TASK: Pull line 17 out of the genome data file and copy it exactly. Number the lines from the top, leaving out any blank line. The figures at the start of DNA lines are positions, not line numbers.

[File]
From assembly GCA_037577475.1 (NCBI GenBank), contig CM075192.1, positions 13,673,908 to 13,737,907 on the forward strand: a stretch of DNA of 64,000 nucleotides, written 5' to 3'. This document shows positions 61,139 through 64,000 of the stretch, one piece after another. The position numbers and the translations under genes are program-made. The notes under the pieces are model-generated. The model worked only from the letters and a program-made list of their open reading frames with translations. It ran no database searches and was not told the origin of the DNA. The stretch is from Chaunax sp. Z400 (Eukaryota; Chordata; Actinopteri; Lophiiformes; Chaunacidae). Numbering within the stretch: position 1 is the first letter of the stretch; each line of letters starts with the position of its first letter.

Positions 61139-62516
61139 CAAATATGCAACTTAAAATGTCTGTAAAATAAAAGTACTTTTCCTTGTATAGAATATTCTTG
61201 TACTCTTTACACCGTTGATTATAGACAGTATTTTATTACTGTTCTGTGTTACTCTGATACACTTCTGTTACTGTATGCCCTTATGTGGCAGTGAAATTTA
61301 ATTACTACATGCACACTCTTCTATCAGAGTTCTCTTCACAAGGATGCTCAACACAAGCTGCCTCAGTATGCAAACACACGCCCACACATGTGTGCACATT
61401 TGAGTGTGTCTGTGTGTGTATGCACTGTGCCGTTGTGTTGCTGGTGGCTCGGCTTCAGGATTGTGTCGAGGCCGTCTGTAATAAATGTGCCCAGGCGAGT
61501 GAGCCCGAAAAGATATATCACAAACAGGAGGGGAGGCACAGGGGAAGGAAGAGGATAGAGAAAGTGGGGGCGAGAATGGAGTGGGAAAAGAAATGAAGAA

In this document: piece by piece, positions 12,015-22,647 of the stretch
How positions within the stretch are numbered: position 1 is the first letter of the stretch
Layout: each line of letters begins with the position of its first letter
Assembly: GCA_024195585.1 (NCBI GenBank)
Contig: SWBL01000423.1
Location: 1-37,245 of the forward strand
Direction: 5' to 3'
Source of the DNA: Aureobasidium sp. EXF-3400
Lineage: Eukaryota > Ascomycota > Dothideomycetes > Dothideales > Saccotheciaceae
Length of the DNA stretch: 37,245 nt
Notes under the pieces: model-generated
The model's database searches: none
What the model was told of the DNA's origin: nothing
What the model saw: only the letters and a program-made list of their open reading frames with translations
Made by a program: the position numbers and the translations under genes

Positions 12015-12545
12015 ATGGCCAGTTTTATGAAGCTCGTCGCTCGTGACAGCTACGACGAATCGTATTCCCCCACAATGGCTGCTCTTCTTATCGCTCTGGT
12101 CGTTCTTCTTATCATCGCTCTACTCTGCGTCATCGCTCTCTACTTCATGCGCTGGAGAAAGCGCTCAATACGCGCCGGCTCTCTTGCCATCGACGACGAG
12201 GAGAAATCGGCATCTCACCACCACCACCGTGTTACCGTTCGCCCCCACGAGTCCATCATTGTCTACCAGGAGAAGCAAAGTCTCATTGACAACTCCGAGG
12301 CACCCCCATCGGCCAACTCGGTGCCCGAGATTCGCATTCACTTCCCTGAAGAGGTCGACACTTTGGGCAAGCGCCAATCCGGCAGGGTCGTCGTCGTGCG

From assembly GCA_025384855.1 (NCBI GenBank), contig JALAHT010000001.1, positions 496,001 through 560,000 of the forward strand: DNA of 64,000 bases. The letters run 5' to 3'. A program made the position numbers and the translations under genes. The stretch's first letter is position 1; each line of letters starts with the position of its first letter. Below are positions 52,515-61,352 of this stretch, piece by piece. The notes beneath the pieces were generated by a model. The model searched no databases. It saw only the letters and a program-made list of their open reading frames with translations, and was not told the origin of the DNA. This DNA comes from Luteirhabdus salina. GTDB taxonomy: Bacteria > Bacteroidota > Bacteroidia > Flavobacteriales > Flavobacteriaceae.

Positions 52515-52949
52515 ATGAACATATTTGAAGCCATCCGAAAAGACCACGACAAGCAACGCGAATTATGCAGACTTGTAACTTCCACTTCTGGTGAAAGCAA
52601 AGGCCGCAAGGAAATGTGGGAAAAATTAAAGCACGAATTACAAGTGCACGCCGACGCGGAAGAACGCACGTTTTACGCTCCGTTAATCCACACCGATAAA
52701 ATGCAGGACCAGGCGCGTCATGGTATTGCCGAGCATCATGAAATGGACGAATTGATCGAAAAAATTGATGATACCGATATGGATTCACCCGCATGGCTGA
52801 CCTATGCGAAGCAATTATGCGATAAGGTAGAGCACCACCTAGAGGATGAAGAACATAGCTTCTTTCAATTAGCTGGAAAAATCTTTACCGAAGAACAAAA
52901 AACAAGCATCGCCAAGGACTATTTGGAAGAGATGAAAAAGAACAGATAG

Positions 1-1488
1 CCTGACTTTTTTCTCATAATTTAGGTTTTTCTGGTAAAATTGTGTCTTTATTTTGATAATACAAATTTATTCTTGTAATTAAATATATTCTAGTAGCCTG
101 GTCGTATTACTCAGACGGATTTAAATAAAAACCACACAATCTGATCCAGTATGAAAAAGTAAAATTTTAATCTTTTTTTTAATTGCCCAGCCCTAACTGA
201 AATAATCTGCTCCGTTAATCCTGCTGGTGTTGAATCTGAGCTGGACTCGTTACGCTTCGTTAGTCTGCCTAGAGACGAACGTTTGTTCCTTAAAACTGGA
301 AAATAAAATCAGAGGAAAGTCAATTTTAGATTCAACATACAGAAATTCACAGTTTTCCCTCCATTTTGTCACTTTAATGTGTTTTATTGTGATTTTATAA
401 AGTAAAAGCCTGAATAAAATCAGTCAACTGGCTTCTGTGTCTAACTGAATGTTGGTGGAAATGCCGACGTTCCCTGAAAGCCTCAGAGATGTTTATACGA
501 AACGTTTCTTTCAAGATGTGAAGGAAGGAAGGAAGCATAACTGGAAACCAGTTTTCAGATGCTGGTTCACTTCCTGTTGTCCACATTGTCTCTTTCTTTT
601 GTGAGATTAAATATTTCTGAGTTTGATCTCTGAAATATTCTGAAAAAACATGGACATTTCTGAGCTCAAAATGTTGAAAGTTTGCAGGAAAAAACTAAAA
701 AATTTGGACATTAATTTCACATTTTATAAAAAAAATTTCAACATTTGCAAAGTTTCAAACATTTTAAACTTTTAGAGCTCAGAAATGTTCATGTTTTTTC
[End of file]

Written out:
Length of the DNA stretch: 37,245 nt